How different are the lives of President Donald Trump and your favorite Starbucks barista, really?
On Tuesday at the Landmark Theatres in Los Angeles, Taiwanese director Hsin-yao Huang argued that they may be more similar than you think. Huang was at the Landmark for a screening of his black comedy “The Great Buddha+,” Taiwan’s entry into the Oscar foreign film race.
“We are all on the existential boat even though at times we all think we are so different,” Huang told TheWrap’s Steve Pond with the help of a translator.
“The Great Buddha+” aims to steer the existential boat by analyzing two lower-income Taiwanese men: Pickle and Belly Button. Pickle is a night security guard at a bronze statue factory in Taiwan who spends his free time “reading” porn magazines and playing in a local band part-time. Belly Button, who collects and sells recycling as a form of income, will often push Pickle to take advantage of his boss, Kevin, while he’s gone on business trips. When Pickle caves one night and the two stumble upon dash-cam footage of Kevin’s Mazda, they become addicted to seeing what the life of someone out of their tax bracket is really like.
For Pickle and Belly Button, the dash cam they watch at night becomes their means of voyeurism — of experiencing a life other than their own. Huang’s goal was to recreate the feeling he has while reading tabloids and magazines, where these larger-than-life stories are told before your eyes. But don’t be fooled, because just like what Pickle and Belly Button witness on the dash cam, the lives of the rich and famous may not be as perfect as you may think, the director said.
The reason why it’s called “The Great Buddha+” is because Kevin’s company Globe is making a statue of Buddha for an upcoming religious assembly. Huang said god-like figures in religion like the Buddha and Jesus Christ are praised for never wanting riches and fame. But, as many of us look up to these deities, we ourselves are doing the exact opposite of what they did. Whether you’re someone like Pickle or someone like Kevin, at the end of the day, we are all in search of material wealth until our final day arrives.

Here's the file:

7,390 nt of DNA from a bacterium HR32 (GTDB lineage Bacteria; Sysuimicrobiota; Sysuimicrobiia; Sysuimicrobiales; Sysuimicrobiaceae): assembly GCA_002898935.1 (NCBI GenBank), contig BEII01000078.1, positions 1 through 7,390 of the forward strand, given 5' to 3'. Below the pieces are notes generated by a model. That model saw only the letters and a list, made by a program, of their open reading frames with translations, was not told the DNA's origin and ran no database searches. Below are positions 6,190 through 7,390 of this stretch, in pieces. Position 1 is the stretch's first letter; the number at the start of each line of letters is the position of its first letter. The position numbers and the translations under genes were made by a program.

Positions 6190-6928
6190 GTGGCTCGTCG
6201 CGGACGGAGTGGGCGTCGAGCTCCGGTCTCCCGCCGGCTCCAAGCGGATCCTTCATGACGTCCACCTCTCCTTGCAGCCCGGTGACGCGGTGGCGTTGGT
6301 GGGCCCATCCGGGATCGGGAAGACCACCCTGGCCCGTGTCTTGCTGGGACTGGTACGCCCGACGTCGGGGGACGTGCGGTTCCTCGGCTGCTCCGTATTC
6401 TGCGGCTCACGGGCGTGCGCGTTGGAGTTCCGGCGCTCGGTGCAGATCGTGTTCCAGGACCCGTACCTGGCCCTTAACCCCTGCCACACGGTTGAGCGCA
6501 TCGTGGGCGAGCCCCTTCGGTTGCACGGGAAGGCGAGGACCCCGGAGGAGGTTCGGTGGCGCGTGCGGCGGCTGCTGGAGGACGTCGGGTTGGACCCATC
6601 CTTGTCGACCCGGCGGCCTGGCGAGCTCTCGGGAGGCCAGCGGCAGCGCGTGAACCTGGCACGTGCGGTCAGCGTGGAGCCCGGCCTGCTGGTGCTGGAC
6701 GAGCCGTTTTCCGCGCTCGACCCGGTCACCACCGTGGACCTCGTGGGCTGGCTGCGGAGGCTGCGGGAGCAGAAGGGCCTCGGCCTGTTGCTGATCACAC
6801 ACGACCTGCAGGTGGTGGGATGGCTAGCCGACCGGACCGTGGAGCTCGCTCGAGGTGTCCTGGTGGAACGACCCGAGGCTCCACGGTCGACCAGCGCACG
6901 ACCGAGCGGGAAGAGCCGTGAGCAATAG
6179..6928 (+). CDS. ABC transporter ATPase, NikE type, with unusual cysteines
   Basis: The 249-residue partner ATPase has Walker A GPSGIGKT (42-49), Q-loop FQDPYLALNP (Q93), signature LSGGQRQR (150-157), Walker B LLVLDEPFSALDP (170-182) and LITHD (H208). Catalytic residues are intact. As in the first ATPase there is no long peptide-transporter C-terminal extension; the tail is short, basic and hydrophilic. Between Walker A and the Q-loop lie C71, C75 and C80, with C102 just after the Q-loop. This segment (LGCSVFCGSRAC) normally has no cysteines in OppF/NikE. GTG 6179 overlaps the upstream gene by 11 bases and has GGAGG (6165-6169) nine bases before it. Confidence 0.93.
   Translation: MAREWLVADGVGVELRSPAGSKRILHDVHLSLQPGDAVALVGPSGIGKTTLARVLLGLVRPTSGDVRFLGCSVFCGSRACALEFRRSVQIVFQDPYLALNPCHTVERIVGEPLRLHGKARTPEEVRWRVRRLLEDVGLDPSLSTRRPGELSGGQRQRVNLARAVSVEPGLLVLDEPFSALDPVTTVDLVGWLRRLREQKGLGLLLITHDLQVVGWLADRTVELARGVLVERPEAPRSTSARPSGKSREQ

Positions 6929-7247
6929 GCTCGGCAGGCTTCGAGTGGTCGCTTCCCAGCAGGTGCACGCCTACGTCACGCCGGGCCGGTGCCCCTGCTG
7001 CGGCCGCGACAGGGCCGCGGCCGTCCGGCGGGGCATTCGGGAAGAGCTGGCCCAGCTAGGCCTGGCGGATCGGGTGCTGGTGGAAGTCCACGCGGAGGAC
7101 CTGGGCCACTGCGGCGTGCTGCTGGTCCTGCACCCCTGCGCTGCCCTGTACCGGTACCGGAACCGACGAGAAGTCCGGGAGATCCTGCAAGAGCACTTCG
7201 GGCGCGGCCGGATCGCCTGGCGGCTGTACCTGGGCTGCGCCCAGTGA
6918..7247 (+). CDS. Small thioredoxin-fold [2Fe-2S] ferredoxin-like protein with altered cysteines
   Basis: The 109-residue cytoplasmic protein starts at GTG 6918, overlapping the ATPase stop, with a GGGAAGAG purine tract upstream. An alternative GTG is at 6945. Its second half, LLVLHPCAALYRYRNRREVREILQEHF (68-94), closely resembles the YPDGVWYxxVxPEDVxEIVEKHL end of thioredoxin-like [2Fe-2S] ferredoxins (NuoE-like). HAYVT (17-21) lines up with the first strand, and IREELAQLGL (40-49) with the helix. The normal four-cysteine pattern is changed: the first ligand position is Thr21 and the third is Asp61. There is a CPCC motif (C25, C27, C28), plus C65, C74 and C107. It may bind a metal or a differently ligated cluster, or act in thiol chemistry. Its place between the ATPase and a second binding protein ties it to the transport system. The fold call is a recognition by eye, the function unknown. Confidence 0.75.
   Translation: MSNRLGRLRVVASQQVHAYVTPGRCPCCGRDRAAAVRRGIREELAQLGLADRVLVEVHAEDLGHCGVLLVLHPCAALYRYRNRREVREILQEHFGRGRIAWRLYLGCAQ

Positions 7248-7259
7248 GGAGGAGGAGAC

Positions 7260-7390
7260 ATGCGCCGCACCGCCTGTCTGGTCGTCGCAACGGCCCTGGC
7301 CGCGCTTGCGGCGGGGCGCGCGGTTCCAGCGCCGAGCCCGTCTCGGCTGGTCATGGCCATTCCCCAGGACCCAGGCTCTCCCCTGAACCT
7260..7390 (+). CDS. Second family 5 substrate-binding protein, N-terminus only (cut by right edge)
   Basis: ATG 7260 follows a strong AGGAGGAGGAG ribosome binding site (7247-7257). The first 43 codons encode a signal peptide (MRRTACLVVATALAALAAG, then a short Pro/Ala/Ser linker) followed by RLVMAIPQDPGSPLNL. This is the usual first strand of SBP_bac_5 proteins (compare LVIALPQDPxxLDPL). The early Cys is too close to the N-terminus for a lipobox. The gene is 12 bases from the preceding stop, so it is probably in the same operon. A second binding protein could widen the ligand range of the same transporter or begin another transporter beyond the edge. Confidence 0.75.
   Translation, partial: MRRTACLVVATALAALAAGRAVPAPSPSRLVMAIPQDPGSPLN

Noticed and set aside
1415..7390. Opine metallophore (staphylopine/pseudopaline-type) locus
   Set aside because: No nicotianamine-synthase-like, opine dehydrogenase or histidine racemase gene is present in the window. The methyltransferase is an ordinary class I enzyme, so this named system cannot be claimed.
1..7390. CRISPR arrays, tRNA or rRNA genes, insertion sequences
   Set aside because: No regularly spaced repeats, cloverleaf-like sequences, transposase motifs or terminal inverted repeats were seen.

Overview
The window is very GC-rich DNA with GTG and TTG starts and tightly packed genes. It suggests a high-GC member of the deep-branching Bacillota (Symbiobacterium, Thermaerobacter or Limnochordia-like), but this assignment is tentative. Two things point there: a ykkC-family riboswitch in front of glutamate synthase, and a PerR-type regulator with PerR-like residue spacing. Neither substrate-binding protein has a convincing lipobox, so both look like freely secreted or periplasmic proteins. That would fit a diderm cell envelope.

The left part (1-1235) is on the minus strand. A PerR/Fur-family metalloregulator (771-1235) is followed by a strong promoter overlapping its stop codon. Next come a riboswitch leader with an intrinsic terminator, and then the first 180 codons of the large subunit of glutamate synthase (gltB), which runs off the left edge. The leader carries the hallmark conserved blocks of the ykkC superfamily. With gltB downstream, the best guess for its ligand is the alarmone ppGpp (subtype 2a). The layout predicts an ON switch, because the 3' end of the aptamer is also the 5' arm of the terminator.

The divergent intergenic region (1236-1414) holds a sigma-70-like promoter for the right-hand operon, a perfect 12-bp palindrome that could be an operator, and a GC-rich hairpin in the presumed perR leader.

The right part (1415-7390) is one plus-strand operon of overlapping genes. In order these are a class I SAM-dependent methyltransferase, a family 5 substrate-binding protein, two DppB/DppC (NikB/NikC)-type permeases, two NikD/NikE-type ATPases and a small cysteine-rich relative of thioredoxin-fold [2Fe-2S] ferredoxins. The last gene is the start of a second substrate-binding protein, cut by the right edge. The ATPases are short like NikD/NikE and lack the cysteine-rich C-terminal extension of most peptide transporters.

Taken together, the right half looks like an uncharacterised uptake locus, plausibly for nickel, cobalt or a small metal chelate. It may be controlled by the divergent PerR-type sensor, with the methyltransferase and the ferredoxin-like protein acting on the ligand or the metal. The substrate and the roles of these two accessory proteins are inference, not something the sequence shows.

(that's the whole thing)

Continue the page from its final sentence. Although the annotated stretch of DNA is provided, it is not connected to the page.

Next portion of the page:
“The whole idea of the Buddha and religious faith in general is that there is a very particular system that defines our lives like laws and legislation,” Huang said. “It is something that both confines and defines us. So it’s important to question these powers and systems.”
Much of the movie was filmed in black-and-white, outside of the dash cam footage, which is shown in color. Huang said he used this technique to further emphasize the fact that they are peeking into a life outside of their own reality, where Belly Button often struggles to make money and Pickle can’t seem to satisfy his ailing mother.
Huang’s background is in documentary filmmaking. As he prepared to expand one of his shorts into his first feature film, Huang said his producer told him to stay true to his voice. So, just like in his documentaries, Huang added narration and long takes that observe an entire interaction play out. Each scene you see in the film, he said, is a “distillation of things I observed in my life.”
And while making a narrative film was daunting for Huang, who suggests he’ll step back into documentaries for his next project, the success of “The Great Buddha+” means he won’t rule out making another in the future.
“The Great Buddha+” will open at the Cinelounge in Los Angeles on Friday.